Currently in the UK there is only one legal ground for divorce – the ‘irretrievable breakdown’ of a marriage – and couples must cite at least one of several ‘legitimate’ reasons why they want to split.
However, the ‘Divorce, Dissolution and Separation Bill’, or ‘No-fault Divorce Bill’, is expected to be implemented in Autumn 2021 and will see the divorce process finally be brought into the 21st century, allowing couples to resolve matters in a dignified and amicable way.
What is the current divorce law?
Under existing UK divorce law, anyone seeking a divorce must have been married for at least a year and be able to provide evidence of one or more of five ‘facts’ to establish the ‘irretrievable breakdown’ of the marriage. Three of these ‘facts’ are based on ‘fault’, and the other two are instead based on a period of separation.
The ‘fault’ facts are: ‘behaviour’, ‘adultery’ and ‘desertion’, and the separation facts are ‘two years’ separation with consent’ and ‘five years’ separation without consent’.
‘Behaviour’ is defined as when a husband or wife has behaved in such a way that their spouse cannot reasonably be expected to live with them, and can include physical violence, verbal abuse – such as insults and threats – drunkenness or drug-taking, and refusing to pay towards shared living expenses.
For a spouse to use adultery as a reason, their husband or wife must have had sexual intercourse with someone else. However, adultery cannot be given as a reason if the couple have lived together for more than six months after the spouse found out about it. Adultery also cannot be used for same sex couples however, a person within a same sex relationship can cite behaviour and rely on an inappropriate relationship with another man / woman.
For desertion, a husband or wife must have left the marital home for at least two years before their spouse can apply for divorce. A divorce can also be applied for if a couple has been separated for at least two years and both parties agree to it, as long as the agreement is made in writing by the applicant’s husband or wife.
If a couple has been separated for five years or more, a spouse can begin divorce proceedings even if their husband or wife disagrees with it.
Divorce Petitions can be defended but in most cases, defending a divorce petition is unlikely to be successful if the Petition has been drafted properly. Divorces are rarely denied. They can in certain cases be refused if one person claims they will suffer great hardship, like financial difficulties, as a result.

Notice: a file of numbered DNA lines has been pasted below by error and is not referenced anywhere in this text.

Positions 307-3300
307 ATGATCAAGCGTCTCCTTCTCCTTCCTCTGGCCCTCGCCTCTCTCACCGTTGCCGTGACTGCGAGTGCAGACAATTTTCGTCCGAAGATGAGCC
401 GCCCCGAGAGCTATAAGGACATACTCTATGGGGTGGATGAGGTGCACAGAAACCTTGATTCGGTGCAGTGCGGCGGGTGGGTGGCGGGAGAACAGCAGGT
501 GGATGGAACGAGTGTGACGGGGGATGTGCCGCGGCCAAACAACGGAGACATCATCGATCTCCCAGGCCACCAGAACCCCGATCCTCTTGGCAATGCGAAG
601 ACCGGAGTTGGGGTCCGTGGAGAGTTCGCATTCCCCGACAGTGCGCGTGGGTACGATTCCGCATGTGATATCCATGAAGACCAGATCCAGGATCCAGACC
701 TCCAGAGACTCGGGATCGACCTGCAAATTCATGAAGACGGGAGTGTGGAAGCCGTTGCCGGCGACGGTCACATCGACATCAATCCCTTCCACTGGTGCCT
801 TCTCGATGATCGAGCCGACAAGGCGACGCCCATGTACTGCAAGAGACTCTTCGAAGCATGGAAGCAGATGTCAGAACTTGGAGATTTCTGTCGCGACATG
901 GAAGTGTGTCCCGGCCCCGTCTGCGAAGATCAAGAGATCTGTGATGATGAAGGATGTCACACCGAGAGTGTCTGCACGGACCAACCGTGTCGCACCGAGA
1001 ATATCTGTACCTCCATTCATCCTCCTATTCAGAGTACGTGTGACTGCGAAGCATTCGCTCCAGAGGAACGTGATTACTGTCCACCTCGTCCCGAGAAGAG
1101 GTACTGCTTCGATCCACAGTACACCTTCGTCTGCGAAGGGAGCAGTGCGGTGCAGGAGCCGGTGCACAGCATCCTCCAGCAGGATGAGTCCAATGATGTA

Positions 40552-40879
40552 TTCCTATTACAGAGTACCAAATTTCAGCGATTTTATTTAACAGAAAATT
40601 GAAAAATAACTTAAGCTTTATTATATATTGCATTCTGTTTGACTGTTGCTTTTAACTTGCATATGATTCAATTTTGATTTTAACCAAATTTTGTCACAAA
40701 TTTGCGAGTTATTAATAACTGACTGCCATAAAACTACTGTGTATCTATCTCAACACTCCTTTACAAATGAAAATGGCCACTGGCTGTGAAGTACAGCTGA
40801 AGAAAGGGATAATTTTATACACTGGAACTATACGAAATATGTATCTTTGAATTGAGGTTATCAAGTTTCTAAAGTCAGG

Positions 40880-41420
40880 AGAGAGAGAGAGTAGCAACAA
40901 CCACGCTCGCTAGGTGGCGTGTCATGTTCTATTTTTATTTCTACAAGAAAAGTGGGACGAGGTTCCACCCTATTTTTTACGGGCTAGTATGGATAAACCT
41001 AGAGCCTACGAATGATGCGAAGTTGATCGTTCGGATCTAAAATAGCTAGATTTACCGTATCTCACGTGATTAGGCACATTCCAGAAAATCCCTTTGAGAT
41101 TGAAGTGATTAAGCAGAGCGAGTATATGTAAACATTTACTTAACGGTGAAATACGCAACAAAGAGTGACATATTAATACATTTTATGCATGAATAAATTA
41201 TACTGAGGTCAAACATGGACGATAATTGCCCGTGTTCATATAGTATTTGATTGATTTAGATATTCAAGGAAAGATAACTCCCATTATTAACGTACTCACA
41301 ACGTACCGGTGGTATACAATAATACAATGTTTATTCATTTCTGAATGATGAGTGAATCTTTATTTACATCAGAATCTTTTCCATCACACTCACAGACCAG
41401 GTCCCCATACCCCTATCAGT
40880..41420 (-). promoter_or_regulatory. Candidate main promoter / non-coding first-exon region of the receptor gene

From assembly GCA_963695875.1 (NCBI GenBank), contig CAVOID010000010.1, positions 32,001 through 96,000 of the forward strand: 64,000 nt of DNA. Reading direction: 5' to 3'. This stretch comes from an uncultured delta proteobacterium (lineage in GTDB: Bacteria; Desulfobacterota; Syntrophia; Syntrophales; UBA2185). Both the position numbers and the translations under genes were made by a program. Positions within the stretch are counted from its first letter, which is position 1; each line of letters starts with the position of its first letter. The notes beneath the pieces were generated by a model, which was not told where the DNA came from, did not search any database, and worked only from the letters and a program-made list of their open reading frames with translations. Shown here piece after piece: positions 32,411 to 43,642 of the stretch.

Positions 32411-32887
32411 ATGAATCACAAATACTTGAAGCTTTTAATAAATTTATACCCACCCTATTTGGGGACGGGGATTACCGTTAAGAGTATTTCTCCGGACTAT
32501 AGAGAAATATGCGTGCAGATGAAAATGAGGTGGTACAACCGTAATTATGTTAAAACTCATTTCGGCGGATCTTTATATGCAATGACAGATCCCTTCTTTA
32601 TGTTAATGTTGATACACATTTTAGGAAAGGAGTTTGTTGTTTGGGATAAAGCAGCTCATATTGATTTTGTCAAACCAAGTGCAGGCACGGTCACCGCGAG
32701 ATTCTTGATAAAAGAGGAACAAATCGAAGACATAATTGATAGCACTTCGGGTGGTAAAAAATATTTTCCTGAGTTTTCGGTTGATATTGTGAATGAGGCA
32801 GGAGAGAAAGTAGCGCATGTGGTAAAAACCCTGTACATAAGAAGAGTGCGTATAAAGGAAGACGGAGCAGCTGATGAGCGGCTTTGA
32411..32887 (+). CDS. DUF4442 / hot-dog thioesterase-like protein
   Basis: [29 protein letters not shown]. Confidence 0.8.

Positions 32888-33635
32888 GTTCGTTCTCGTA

What the No-fault Divorce Bill will mean
One of the key criticisms of current divorce law that the No-fault Divorce Bill seeks to redress is the ‘blame game’ that arises when one spouse has to make accusations about the other’s conduct, or otherwise face years of separation, before the divorce can be granted.
The proposed bill will remove this altogether by allowing one spouse – or the couple jointly – to provide a statement of irretrievable breakdown.
What’s more, it will prevent one partner from contesting a divorce sought by their spouse, which in some cases has enabled domestic abusers to tighten coercive control over their victims.
Another new measure brought by the law is that there will need to be a minimum period of 20 weeks from the start of proceedings to confirmation to the court that a conditional order of divorce can be made.
This will give couples a greater opportunity to agree practical arrangements for the future where reconciliation is not possible and divorce is deemed inevitable.
The six-week period between the Conditional Order and when the Final Order can be made will be retained from existing law where the same period was required from Decree Nisi to Decree Absolute.
The changes brought by the bill have been hailed by the Government as ‘the biggest shake-up of divorce laws in half a century’ and will not only minimise the impact that allegations have on couples, but on children also.
Should people wait for No-fault Divorce to come into effect?
If a person is ready to divorce now, it could be in their best interest simply to go through with it, given most divorces are passed without issue because both parties are in agreement that the relationship has broken down irretrievably.
However, there are certain circumstances in which people may prefer to wait for No-fault Divorce to be enacted, for example if a spouse has an acceptable reason to divorce – such as adultery – but their partner has told them that they will challenge the application and take them to court.
Another circumstance where it might be best to wait is if a spouse has been separated for five years but knows their partner will challenge the divorce on the basis that it will cause them financial hardship. In this case, rather than going to court to argue their case, they might find it easier, cheaper and less stressful to hold off for another year until No-fault Divorce comes into effect.
While detractors of the No-fault Divorce Bill argue that it will encourage more people to apply for a divorce, many legal experts believe this is simply not the case, and it will instead be a breakthrough for those who want to end their marriage without getting caught up in a ‘blame game’.
How Blaser Mills Law can help?
If you are unsure about whether to apply for a divorce now or wait for No-fault Divorce, please contact one of our experienced family lawyers, who will be able to assess your unique circumstances and help you reach the best outcome.
For more information on the contents of this article, please contact Lucinda Holliday on 01494 478603 or via email at email@example.com